A row has erupted over Dartmoor hill ponies after one charity suggested using them for human consumption could safeguard their future.
In a letter to SWEP, Charlotte Faulkner from the DHPA wrote that it was “understandably an upsetting subject” but that “Dartmoor pony herders will only keep their herds if they have a sustainable market for them”.
She added: “Stangely, having a meat trade should improve ponies chances of finding a new home at sales.”
However, SWEP is staunchly against the idea.
Becky Treeby from SWEP said: “We will never support overbreeding or killing ponies for profit.”
The organisation wants to promote “responsible breeding”.
“We don’t want to see the meat industry go ahead; we want to produce good quality Dartmoors,” Ms Treeby said.
Earlier this year H&H reported on concerns for the future of the hill breed after the annual autumn sale was ended. In the mid-fifties, between 500 and 600 Dartmoor ponies were sold in the Tavistock market. In 2013 only 14 of the 90 ponies entered were sold, at an average price of 11-12gns.
The Friends of Dartmoor Hill Pony — also run by Charlotte Faulkner — is undertaking a three-year contraception pilot.
“We find it hypocritical that on the one hand she’s saying save the ponies, and on the other saying ‘serve them up on a plate’,” added Ms Treeby.
However, World Horse Welfare does not dismiss the idea. The charity’s Roly Owers said: “This recent proposal is another potential option, especially in the current UK horse crisis, to help protect the Dartmoor pony herd, albeit one that many may find upsetting. Horse slaughter is a very emotive subject, but we believe it should be an available route for owners.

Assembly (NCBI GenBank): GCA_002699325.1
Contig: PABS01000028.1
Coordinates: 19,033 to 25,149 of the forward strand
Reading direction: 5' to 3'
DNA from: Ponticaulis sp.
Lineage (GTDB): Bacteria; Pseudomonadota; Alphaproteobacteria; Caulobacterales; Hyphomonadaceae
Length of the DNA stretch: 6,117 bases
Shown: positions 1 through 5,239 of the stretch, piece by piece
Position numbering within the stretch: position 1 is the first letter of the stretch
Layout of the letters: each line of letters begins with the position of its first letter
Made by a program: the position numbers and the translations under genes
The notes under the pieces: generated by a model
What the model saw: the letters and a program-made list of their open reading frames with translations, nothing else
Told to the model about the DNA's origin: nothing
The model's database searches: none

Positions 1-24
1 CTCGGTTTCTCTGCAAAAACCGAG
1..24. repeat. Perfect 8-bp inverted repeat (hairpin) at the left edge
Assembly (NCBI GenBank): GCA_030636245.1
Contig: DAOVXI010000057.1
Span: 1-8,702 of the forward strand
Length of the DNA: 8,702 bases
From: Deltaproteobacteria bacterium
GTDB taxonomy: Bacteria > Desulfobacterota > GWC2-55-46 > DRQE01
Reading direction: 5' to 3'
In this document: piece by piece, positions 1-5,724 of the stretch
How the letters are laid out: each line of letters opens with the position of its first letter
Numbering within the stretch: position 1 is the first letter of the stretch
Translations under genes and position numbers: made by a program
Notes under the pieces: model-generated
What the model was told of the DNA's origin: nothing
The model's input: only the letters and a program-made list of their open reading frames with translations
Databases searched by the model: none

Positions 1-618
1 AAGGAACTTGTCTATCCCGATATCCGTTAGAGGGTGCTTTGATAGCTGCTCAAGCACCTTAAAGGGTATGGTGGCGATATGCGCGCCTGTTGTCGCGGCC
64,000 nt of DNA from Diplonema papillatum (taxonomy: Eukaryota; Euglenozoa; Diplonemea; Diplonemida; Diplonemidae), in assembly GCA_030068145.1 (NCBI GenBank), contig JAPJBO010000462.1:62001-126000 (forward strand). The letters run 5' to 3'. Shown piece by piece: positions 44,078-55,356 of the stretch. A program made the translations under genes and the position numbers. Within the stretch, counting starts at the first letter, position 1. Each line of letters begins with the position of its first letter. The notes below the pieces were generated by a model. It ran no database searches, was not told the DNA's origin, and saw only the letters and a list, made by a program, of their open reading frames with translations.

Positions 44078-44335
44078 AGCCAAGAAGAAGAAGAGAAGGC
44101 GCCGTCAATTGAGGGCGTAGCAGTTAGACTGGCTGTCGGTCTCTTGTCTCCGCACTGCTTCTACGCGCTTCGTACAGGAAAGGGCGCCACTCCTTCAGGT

“Horse slaughter should never be seen as a panacea for reckless overbreeding.”
Ms Faulkner did not respond to H&H’s calls.
However, in a statement she said: “The first solution is to breed fewer ponies. The next is to wait until foals are three and put them in to the human food chain.
“Using both solutions would mean the farmers could breed from fewer ponies and keep the offspring for three years. This project has support from some of the hoteliers on the moor and we are confident others will follow.”
She added that a “compassionate” abbattoir had already been found.
The Moorland Exmoor Pony Breeders Group said it had discussed the idea also.
“Some owners suggested that as the normal horsemeat market is now poor, increased prices per kilo could be achieved by presenting Exmoor pony meat as a speciality meat, to be sold in restaurants.”
However it was decided that there would be “negative implications”. “All of the farmers represented would prefer the foals to find good homes, than face slaughter,” she added.
This news story was first published in H&H magazine (2 October 2014).